Changes likely to complicate the process of setting up projects, squeeze developers’ already-thin margins, say players
The modifications in the ‘Development of Solar Parks and Ultra Mega Solar Power Project’ scheme, released by the Ministry of New and Renewable Energy (MNRE) earlier this month, will lead to increase in project costs, according to solar industry players.
An executive with a large utility-scale solar developer, who did not wish to be named, said the new guidance could lead to additional cost of ₹20 crore for each 100-MW solar capacity built in a solar park.
The annual impact per 1 MW could be in the range of ₹40,000-80,000 considering the modifications required by developers to add ₹0.02 per unit to the tariff as facilitation charge towards the State governments and another ₹0.02 per unit as charges for payment security mechanism when bidding for capacities in solar parks.
Industry experts say the proposed modifications are likely to complicate the process of setting up projects in solar parks as well as squeeze the already thin margins of the developers.
“I am not sure why the Ministry had to come up with these new suggestions as the previous schemes were working just fine,” a top executive of a renewable energy consulting company told BusinessLine. He said the industry is looking for some clarifications on the guidelines.
The MNRE had, on March 9, issued an official memorandum suggesting a new mode for developing solar, wind or hybrid parks in order to address the two most critical issues for developers — land allocation and developing power evacuation infrastructure.
Under the new mode (Mode-7) introduced by MNRE for renewable energy parks developed through Solar Energy Corporation of India (SECI), the developers will be required to pay State government a facilitation charge of ₹0.02 ($0.029) per unit of power generated from the projects for facilitating the identification of land and making its right of use available to SECI.
Funds from the central financial assistance (CFA) will not be used for making payments for these facilitation charges, according to the MNRE document. The new mode also suggests that while SECI will develop the external power evacuation infrastructure from the parks through state or central transmission utilities, the internal park infrastructure should be done by developers at their own costs. Instead of a 60:40 ratio between the development of internal infrastructure and external transmission system used earlier, MNRE has introduced the new ratio of 0:100.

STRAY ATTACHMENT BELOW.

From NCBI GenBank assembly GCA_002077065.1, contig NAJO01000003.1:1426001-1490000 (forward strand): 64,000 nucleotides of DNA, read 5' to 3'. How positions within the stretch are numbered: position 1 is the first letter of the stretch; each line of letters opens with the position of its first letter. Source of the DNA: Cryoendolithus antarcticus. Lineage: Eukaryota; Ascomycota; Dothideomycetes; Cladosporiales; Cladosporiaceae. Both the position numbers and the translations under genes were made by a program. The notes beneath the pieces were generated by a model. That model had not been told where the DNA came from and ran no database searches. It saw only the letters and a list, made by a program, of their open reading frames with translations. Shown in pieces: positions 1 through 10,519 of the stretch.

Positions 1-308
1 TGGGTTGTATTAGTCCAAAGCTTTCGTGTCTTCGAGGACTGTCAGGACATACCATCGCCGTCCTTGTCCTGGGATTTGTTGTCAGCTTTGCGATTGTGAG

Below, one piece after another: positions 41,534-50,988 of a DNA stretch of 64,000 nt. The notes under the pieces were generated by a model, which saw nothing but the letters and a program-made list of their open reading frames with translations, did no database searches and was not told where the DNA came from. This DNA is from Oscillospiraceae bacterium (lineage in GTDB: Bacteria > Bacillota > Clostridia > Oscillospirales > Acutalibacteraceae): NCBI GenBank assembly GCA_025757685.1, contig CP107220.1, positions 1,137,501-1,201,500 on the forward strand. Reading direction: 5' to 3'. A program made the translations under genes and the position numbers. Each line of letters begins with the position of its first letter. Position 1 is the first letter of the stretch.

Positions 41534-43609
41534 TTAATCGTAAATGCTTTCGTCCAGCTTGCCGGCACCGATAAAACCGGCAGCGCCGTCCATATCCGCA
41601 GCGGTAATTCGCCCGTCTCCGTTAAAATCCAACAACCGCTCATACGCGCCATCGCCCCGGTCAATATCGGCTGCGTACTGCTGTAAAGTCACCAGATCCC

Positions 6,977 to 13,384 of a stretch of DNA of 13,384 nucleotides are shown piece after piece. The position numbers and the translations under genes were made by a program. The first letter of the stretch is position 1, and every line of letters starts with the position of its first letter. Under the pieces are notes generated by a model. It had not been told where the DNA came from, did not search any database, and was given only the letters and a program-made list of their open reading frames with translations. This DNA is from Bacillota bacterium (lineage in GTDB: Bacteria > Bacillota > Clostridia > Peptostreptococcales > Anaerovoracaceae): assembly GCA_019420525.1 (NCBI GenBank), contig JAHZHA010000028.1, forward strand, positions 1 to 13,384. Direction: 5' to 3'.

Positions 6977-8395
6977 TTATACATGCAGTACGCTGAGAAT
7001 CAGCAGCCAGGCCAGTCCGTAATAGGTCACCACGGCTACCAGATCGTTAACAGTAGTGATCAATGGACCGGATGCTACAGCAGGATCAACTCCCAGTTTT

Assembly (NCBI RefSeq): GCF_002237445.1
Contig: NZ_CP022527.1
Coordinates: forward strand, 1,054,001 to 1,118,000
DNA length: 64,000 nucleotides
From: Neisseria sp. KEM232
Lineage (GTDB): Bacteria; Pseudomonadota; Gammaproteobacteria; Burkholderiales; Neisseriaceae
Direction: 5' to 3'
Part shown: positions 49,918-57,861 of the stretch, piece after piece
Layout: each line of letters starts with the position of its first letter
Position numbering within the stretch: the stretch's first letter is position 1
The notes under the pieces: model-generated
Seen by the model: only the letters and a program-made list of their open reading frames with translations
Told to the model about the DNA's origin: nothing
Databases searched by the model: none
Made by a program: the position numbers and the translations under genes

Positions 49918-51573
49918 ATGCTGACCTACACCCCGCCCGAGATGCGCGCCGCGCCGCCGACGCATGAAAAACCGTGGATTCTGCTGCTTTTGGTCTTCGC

No CFA will be provided for developing the internal park infrastructure, according to MNRE memorandum.
The document adds that CFA currently available for 16,650 MW capacity that is yet to be allocated under the solar park program would be utilised for the development of external power evacuation infrastructure.
Another modification that would have an impact on the project cost for developers is a charge of ₹0.02 per unit towards Payment Security Fund (PSF) that SECI would set up for all projects in the RE parks developed under the programme.
Having such a fund, according to MNRE document, will help making the development of RE projects in parks more attractive as it would ensure continuous payment to the power developers and mitigate any payment risk due to default in payment by Discoms in any month, the document added.